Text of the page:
How do I know someone will say yes? Facial expressions and body language can tell you a lot, and over time, you develop a sixth sense for it. And if your approach is right (which we’ll go over), people are far more likely to say yes to a street portrait. If you just want to get your first street portrait over with, go to an event where people expect – and want – to be photographed.
For example, you could go to a fashion event, a Comic Con, or a demonstration. Or… just find someone with a cool hat.
Cool Hat Theory says that people who wear interesting headgear love compliments. They spent a lot of time picking out their hats, so they want validation that they made the right choice. So if you see someone with a cool hat, there’s a very good chance they’ll say yes to you.
If you’ve progressed from people at events to cool hat people, then you’re basically ready to shoot everyone else. All you need to do is turn off your brain and say hello. But first, let’s set your camera.
Just turn your camera to P mode, so you don’t have to think at all about your settings. And shoot RAW in case your exposure is off. If your camera has face detection autofocus, use that too. Hey, it’s not the fanciest or most ‘professional’ way of shooting a portrait, but who cares? If the idea of photographing a stranger makes you queasy, then just take camera settings out of the equation altogether.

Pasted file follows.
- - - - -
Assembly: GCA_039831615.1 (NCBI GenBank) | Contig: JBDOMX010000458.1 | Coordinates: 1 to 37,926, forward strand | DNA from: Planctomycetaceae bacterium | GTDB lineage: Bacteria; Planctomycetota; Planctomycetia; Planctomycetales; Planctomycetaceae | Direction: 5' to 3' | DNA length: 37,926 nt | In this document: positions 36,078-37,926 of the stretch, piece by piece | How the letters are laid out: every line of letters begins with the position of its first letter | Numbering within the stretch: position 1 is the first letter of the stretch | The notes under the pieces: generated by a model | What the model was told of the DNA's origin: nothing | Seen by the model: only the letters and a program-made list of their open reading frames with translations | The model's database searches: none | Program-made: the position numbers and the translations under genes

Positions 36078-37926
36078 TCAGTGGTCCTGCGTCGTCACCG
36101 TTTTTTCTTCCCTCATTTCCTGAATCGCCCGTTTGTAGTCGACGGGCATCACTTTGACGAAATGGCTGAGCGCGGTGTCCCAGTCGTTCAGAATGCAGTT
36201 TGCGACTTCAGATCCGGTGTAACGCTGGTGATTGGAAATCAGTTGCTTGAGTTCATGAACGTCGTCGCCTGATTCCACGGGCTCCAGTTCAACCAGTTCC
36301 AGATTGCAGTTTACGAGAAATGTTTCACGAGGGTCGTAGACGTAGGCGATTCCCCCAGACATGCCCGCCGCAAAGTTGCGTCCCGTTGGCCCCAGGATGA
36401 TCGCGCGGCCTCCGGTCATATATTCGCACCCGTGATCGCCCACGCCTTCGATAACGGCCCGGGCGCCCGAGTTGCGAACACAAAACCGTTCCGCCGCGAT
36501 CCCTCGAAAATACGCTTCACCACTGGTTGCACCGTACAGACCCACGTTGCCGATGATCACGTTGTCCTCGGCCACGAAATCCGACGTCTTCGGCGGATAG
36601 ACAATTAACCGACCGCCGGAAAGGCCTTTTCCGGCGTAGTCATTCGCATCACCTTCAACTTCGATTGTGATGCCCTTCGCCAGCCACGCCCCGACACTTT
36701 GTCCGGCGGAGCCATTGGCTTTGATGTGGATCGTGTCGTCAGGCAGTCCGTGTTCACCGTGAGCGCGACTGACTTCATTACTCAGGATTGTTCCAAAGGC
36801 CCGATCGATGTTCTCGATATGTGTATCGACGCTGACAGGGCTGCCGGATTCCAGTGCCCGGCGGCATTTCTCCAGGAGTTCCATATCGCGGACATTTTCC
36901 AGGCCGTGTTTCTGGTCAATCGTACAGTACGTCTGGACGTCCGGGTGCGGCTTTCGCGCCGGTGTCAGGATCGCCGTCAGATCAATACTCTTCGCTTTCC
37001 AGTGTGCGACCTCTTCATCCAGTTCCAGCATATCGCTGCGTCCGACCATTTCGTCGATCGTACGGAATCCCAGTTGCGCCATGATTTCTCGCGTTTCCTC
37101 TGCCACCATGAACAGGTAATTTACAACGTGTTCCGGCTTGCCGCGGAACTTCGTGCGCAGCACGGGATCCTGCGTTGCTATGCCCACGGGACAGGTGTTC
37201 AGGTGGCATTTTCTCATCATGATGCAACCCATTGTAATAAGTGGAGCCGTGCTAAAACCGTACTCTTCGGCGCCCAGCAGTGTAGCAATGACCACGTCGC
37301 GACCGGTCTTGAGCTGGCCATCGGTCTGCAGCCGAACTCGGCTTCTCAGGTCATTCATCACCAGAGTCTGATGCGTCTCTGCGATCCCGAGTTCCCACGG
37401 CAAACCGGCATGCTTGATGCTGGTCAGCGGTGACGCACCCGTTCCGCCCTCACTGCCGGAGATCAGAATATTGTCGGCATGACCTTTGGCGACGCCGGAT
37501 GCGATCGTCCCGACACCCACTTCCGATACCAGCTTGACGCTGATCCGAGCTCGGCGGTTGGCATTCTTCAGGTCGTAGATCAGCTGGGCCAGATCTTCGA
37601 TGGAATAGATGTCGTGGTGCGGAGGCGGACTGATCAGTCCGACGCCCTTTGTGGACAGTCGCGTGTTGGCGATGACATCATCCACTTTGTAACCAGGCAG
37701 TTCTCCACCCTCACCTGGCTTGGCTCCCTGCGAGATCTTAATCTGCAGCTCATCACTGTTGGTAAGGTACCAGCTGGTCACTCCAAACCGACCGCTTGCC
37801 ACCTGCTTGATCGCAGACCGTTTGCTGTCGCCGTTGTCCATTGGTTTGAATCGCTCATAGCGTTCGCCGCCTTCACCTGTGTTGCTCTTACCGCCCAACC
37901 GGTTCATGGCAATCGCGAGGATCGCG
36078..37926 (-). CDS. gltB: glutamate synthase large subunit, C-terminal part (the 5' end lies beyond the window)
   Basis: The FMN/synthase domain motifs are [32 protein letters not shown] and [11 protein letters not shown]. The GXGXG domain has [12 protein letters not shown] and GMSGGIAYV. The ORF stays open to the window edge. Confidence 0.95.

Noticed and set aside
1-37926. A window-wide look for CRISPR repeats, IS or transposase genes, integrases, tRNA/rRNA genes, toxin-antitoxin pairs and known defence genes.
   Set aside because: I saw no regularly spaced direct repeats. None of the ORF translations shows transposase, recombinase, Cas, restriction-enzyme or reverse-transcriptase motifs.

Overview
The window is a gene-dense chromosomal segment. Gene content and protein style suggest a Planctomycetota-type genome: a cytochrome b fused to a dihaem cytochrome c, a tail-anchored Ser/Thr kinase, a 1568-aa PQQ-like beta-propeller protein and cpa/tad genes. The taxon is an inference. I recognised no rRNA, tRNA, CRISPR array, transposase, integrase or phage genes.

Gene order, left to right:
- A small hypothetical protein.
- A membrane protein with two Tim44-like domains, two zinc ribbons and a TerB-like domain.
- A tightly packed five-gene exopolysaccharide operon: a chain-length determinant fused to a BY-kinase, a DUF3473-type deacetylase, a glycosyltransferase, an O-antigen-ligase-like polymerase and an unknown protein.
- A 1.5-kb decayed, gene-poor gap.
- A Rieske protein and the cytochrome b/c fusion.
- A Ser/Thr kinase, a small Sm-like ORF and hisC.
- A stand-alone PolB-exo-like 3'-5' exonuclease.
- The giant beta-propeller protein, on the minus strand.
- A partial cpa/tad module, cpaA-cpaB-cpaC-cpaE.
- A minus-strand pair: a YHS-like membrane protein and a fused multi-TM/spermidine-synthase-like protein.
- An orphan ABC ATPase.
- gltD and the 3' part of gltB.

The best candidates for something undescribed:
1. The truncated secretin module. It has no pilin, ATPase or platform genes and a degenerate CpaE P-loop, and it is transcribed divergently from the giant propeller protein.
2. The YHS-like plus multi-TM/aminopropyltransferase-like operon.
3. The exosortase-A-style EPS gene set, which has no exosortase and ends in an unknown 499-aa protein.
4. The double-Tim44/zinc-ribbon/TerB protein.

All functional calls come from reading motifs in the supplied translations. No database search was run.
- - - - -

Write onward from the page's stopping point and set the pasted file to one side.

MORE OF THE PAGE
I always shoot street portraits in Aperture Priority. Why? Because I set my camera BEFORE I approach someone. In aperture priority, I can guestimate my settings to ensure I get the exposure I want.
I adjust my Aperture according to the depth of field I want, and I let the camera sort out the rest. On my 55mm Sony, I shoot my portraits anywhere from f/2 to f/8. On my 90mm Sony macro, I’ll be anywhere from f/4 to f/6.3. I don’t care about what my exact shutter speed is, but I want to be at 1/100s at a minimum to counteract subject movement.
If my shutter speed is too slow, I just bump my ISO up. Then, I’ll adjust exposure compensation as necessary. If a subject is lit from the front, I typically won’t apply any exposure compensation. Backlit subjects will typically be underexposed, so I will add as much as a full stop depending on the situation.
This is because your cameras meter will see all that bright backlight and make the entire picture darker — including your subject’s face. So you need to add exposure to offset your camera’s urge to make light things dark.